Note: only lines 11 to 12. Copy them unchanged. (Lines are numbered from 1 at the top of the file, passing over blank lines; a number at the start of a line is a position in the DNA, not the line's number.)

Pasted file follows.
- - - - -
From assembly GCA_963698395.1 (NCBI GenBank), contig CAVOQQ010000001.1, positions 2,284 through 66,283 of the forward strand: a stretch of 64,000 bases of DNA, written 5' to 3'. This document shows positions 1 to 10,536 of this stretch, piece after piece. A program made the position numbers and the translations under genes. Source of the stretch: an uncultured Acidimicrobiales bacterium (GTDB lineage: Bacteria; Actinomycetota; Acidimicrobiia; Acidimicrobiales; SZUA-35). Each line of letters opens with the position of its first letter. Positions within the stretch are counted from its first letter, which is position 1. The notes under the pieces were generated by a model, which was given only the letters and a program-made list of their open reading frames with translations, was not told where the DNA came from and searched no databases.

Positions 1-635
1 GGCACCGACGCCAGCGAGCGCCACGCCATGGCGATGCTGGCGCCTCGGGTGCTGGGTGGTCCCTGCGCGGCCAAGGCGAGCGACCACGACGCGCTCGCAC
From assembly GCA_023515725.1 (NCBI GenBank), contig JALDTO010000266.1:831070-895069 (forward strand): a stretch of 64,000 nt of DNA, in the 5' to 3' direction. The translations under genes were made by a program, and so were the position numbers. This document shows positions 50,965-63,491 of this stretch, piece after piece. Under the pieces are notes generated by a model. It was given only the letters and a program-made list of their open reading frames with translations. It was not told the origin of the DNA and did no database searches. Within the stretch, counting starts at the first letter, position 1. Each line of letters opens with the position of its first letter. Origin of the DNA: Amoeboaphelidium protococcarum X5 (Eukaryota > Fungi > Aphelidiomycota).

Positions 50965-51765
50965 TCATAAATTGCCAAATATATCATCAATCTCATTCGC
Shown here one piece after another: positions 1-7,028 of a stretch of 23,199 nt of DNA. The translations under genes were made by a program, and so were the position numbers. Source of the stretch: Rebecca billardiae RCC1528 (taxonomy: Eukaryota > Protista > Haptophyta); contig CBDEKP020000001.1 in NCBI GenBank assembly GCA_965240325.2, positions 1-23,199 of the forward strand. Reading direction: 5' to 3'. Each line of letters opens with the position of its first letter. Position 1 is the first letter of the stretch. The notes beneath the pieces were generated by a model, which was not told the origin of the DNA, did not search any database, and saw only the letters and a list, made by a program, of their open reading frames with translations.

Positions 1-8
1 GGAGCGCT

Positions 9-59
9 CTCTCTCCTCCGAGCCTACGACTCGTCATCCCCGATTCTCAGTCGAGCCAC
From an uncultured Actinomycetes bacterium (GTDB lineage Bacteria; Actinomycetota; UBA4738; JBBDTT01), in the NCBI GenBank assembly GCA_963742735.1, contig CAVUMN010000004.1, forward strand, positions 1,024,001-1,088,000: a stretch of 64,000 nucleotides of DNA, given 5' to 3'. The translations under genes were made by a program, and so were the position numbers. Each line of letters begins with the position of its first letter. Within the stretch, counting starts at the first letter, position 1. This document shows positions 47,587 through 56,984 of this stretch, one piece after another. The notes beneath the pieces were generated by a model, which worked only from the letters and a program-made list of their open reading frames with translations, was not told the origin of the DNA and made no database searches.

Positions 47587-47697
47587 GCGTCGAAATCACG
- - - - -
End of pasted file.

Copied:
9 CTCTCTCCTCCGAGCCTACGACTCGTCATCCCCGATTCTCAGTCGAGCCAC
From an uncultured Actinomycetes bacterium (GTDB lineage Bacteria; Actinomycetota; UBA4738; JBBDTT01), in the NCBI GenBank assembly GCA_963742735.1, contig CAVUMN010000004.1, forward strand, positions 1,024,001-1,088,000: a stretch of 64,000 nucleotides of DNA, given 5' to 3'. The translations under genes were made by a program, and so were the position numbers. Each line of letters begins with the position of its first letter. Within the stretch, counting starts at the first letter, position 1. This document shows positions 47,587 through 56,984 of this stretch, one piece after another. The notes beneath the pieces were generated by a model, which worked only from the letters and a program-made list of their open reading frames with translations, was not told the origin of the DNA and made no database searches.